So much of life is misunderstandings. In England, many of these misunderstandings are due to variances between Canadian and British usage of the English language. For example, in Canada we would likely say, "I will meet you at the hockey game after I pick up a double double at Timmy's, do you want Timbits? They only cost a loonie, or maybe a toonie. Don't forget your toque, it's cold out there, eh?" In England they might say, "Alright Gov, I will meet you at the football match, fancy a pint? Or maybe a cheeky fish and chips? The weather is bloody dreadful Mate!" And this is how we all speak in both countries, firmly planted in stereotypes...
A few years ago, I was telling my British friend that my husband often takes off his pants when he gets home from work. So before someone comes over, I always do a check to see that he has his pants on. With a look of utter shock on her face, she asked, "He walks around without his pants on? Even with that big window in your house?" It took us a moment to realize that pants in England mean something different than pants in Canada. She is still scared to come over.
In September, I had been corresponding with the Principal (Headteacher), from one of the prospective schools for my oldest son. In an email, the Headteacher wrote, "Would you be able to call in for a chat in the next few days?" He indicated that he was free on Friday at 1:00 pm. I wrote back that Friday at 1:00 pm worked for me, and that I looked forward to speaking with him then. Friday rolled around, and the Headteacher was quite confused when I called him on the phone, as he had expected me to come in person. Such a fun moment!
Then there is the issue with encountering words I have never heard of. I had to look up much of my son's school lunch menu online because I didn't know what a lot of the items were. Sometimes I look up something and just become more confused! I was asked to donate something to the school's Chocolate Tombola. In reading various explanations of a Tombola online out loud, Husband and I were in tears with laughter (we might also be deliriously exhausted at all times). A little excerpt from our online reading,
Well, usually Tombola's are 'wins' on 0 & 5 (if you keep it this way it will be much easier!!) So a ratio of 1 win to 4 losses. Use those cheap raffle tickets.
Without cheating you can't be sure they will all win. If you aren't beyond a little manipulation towards the end of the day just pull a handful out, check them and only put the 0's and 5's back in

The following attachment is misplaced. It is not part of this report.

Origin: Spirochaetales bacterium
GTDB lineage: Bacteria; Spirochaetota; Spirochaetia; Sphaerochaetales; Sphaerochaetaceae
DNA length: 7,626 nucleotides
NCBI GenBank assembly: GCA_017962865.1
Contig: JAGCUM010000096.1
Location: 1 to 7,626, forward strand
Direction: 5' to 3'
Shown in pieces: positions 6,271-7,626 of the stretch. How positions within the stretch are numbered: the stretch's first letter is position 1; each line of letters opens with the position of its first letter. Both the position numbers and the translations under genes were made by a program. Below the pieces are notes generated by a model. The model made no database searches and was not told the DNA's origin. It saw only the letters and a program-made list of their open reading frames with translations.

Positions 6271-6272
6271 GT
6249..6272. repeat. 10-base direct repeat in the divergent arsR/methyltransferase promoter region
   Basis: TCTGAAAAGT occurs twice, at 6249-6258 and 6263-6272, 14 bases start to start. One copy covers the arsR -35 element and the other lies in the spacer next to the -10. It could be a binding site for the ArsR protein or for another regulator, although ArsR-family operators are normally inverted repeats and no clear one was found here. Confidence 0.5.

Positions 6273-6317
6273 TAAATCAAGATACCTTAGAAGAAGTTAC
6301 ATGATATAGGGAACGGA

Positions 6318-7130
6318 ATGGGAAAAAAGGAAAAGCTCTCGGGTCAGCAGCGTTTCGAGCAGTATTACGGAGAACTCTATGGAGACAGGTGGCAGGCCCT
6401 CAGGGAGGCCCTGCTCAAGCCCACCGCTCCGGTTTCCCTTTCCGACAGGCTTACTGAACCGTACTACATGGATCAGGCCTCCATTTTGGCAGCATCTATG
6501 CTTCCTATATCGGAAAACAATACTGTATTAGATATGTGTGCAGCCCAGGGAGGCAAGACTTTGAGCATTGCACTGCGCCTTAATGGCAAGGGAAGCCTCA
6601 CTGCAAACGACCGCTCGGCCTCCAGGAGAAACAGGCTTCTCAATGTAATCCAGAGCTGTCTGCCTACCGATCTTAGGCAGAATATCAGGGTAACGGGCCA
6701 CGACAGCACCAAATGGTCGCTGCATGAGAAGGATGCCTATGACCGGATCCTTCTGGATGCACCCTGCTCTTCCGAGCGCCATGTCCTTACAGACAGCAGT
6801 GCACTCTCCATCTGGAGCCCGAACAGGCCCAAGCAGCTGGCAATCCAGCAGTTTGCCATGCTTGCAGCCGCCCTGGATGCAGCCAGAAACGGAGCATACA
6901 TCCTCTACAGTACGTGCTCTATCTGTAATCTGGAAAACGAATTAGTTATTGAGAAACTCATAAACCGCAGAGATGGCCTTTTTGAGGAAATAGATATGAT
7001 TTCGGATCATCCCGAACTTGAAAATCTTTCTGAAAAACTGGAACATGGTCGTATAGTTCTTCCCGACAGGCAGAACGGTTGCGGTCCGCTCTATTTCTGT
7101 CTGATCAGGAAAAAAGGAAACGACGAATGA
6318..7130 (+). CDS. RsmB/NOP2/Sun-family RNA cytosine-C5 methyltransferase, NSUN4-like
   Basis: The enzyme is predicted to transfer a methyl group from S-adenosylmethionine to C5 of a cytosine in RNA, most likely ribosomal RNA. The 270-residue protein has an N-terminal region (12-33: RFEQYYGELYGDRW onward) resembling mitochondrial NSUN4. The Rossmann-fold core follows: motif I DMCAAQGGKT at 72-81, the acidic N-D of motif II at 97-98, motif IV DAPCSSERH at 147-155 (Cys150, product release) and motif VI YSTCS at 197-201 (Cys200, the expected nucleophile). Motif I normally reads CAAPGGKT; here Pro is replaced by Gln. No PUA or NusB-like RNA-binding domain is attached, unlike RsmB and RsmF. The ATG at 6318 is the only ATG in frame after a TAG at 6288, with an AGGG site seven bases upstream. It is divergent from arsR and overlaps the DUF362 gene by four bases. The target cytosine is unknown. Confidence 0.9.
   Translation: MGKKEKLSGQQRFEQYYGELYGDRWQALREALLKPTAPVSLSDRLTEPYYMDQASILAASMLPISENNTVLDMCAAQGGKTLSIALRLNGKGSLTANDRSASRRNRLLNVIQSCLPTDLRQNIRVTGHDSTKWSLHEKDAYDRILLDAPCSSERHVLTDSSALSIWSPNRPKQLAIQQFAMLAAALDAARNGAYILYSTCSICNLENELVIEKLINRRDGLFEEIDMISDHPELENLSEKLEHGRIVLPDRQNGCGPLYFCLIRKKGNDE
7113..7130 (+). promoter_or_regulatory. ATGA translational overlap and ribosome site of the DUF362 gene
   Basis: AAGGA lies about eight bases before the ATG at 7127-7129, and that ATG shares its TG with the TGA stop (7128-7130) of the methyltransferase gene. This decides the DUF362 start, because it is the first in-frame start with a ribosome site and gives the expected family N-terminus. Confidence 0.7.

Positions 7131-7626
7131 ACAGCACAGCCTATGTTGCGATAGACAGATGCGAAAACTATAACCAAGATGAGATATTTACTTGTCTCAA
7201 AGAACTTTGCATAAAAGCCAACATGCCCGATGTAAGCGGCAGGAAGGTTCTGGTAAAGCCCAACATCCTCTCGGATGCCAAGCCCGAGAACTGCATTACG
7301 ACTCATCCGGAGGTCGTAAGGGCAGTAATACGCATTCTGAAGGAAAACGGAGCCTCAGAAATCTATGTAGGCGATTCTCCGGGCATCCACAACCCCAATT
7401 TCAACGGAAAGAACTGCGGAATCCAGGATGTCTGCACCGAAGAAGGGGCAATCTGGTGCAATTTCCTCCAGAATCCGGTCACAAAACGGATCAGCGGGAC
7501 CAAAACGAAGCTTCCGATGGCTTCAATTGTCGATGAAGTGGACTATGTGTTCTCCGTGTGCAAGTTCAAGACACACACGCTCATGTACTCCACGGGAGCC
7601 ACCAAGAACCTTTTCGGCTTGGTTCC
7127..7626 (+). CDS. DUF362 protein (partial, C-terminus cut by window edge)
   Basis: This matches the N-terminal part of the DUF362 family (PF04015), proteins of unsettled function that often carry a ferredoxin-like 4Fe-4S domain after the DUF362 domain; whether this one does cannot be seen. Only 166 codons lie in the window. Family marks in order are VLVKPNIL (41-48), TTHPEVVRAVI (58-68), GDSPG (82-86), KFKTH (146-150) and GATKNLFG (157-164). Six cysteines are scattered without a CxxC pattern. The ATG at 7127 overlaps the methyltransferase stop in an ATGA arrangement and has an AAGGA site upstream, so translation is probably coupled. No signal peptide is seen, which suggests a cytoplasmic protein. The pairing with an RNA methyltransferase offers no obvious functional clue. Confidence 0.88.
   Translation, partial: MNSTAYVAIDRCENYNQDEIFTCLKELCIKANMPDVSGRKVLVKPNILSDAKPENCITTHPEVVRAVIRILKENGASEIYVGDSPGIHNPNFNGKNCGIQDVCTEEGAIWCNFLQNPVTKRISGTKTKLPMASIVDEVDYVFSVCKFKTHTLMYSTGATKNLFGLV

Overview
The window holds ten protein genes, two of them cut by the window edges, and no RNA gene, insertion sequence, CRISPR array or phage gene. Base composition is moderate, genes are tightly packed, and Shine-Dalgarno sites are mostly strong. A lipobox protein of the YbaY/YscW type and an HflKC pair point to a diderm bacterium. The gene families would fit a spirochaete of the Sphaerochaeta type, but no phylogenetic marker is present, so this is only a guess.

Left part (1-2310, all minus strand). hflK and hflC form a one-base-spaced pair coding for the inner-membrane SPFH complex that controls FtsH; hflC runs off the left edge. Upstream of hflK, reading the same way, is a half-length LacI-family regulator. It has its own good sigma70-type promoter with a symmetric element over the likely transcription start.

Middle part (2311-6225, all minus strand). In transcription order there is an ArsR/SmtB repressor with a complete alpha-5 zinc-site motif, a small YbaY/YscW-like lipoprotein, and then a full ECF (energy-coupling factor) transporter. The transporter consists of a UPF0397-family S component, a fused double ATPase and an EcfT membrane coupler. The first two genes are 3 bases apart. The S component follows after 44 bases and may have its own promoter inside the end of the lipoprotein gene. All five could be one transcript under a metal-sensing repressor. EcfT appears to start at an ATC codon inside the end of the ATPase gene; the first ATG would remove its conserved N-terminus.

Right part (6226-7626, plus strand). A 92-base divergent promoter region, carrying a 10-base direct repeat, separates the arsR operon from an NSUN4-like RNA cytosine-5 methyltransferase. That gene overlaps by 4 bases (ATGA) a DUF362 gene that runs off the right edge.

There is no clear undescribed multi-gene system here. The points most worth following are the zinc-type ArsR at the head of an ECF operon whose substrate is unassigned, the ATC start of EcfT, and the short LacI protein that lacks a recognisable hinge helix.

Put tickets with 5's and 0's on your prizes. then put corresponding 5's and 0's in bucket along with one set of the ones ending in 1,2,3,4,6,7,8,9's. so your raffle ticket book should have the other ones ending in 12346789 still in it!!therefore ratio is 1 in 5 is a winner! If near the end you have lots of prizes and need to shift them either lower the price or slyly remove some of the non winner tickets to improve the odds!!! HOWEVER BEWARE!! Prizes often go walkabout either intentionally or unintentionally so Always have a couple of prizes unnumbered under the table just in case "Number 240" has vanished into thin air. Busiest stall at every event I've done!! 2 people manning it better than 1!!! Good luck!
I ended up having my son's Aide explain, only to find myself more confused. In the end a genius British friend simplified for me and saved the day. Basically it is a (needlessly- my opinion) overcomplicated raffle, but you can win chocolate, so that is worth everything.
Speaking of overcomplicated, we are waiting for OT (occupational therapy) for my oldest son. We put our name in with our family physician and were told to wait to be contacted. I received a letter in the mail that told me to call a number within a two week window, or we would forfeit our spot in the queue. I called straight away, and was met with a direct to voicemail situation. I left a voicemail. The next day they called me back to arrange a time for a phone call the following week... I cannot make this stuff up. The phone call the following week was to gather information and put me back in a queue for OT.
These are just a few examples of countless situations that just didn't feel clear. I understand that this is part of moving to a new country. It's like a club that you get to be in, no one has time to tell you all the rules (understandably), but you like the club, so you stay and figure things out at your own pace, making plenty of mistakes along the way. The vast majority of the time, I find these experiences absolutely hilarious, except when I don't. Luckily I am stubborn and I have trained my brain to be optimistic (my natural state is pessimist all the way but I find the negativity makes life too dark).
Sometimes you just want to go to your local Christmas Fayre and find Santa easily. There were signs indicating every station or activity excepting Santa Claus, who could only be located through following a series of hidden clues, or in our case, having the school administrator feel bad for us, resulting in a 7 year old child acting as our personal guide, leading us to Santa (who by then had a very large queue). It was worth the wait, Santa was very sweet to our boys and they all loved the personal attention that was shown in Santa's Grotto.
To my lovely British Friends, you are all very clever and impressive. The amount of effort put into everything is phenomenal. I feel that I will need more British training to raise to your level of excellence. I also feel that I need a nap (or 50) and a bowl of poutine and an extra extra large Caesar. Much love, not homesick, okay a little homesick, Me.